Palin wrote this story so others can learn from the “pretty foolish decisions” she made, namely having sex before marriage. So it’s a detriment to her message that she never pauses long to consider her own struggle, and failure, with practicing abstinence. “Since Levi and I were going to get married, I rationalized that our premarital sex wasn’t that big of a deal,” about sums it up.
Palin’s self-deprecation is appealing (“my life had become a Jerry Springer episode, and a bad one at that”). Moreover, she writes convincingly, and humbly, of how she was able to move beyond her feelings of shame and Hester Prynne-like social ostracism. Palin could have lingered longer on other things that are really interesting, like her relationship with her mother, or why, beyond a vague hope that he would someday change, she stuck around with Johnston for so long. (If a guy, say Johnston, proposes by slipping a ring on your finger while you’re watching TV and the first words out of his mouth are, “It was expensive,” his heart is probably not in it.)
In the place of real insight, we frequently get catty asides. Some of her ex’s trash-talk expertise must have rubbed off on her, because she dishes it out with aplomb.
When she first met Meghan McCain, Palin “shook her hand and tucked away the sneaking suspicion that I might need to watch my back.” And on the night of her mother’s speech at the Republican National Convention, Palin says that Meghan “stormed” into the hair and makeup room demanding immediate attention. Unfortunately for McCain, Bristol and her sister Willow occupied the stylists’ two chairs. “Surely she wasn’t so self-obsessed that she believed everyone else should scoot over so she could take priority?”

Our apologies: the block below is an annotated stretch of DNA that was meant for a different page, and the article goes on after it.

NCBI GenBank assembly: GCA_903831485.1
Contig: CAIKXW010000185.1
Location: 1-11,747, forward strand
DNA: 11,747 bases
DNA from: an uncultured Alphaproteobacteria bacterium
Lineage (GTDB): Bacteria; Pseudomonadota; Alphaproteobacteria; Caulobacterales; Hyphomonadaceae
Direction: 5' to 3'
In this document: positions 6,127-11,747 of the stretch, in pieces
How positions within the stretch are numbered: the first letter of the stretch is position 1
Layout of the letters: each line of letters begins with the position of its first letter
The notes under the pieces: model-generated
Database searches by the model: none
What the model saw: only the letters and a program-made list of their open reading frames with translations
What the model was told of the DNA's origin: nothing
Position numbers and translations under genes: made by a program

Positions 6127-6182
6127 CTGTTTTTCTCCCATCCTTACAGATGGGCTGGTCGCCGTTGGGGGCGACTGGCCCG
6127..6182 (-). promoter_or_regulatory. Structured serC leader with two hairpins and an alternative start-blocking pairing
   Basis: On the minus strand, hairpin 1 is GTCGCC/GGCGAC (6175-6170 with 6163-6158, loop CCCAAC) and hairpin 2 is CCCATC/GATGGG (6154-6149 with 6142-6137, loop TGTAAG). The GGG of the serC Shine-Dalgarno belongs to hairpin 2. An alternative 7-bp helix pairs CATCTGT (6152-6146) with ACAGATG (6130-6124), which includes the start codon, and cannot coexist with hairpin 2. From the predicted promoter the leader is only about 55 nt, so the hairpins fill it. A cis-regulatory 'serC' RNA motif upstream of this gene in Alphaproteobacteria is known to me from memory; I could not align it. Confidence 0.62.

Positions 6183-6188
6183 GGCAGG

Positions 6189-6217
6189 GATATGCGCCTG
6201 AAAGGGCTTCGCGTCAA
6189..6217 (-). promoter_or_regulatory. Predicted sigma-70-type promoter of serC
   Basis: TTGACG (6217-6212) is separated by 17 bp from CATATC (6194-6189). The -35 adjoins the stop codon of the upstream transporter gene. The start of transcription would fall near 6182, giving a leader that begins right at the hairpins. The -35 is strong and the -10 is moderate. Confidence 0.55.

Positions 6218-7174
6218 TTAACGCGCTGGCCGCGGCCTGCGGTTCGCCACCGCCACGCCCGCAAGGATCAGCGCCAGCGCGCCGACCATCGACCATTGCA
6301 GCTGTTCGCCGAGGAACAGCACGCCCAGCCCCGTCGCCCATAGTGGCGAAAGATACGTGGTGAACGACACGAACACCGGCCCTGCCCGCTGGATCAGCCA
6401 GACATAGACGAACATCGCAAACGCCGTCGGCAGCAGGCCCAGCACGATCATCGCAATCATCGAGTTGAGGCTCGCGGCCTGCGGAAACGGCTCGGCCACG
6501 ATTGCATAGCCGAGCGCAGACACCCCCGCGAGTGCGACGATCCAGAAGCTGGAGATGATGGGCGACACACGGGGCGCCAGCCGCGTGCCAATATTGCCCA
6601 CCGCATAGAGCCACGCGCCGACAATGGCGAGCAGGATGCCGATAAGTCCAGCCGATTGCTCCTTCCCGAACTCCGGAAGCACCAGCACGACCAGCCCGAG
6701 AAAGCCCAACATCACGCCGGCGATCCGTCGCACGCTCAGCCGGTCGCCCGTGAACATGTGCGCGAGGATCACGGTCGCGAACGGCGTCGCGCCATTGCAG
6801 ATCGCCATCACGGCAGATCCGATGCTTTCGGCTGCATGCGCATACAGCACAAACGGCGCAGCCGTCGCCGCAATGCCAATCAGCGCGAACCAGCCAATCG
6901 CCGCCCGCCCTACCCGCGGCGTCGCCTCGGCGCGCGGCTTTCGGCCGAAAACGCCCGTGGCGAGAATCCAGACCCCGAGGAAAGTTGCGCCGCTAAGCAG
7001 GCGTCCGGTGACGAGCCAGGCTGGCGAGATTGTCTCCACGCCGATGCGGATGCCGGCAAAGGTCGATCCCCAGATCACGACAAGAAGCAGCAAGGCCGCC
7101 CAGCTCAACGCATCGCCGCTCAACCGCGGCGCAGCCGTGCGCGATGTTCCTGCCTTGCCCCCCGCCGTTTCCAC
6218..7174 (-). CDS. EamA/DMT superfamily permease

The most head-scratching moment of the book occurs on its second-to-last page, where Palin tells us that a guy she offhandedly mentioned at the beginning had, for some reason, committed suicide. Somehow this is meant to demonstrate to us that everyone “wrestles with indignities, pain, and disappointments,” but, as her title insists, we shouldn’t be afraid of the challenges life throws at us. The comparison makes little sense and, whatever the intention, comes across as tactless.
If Palin truly counts herself among the most famous of women who have been wronged, and she really does want to help young adults avoid making similar mistakes, then it’s sad she couldn’t put her celebrity to more positive use.
Lowman is on the Book World staff. Michael Dirda will review a book Friday.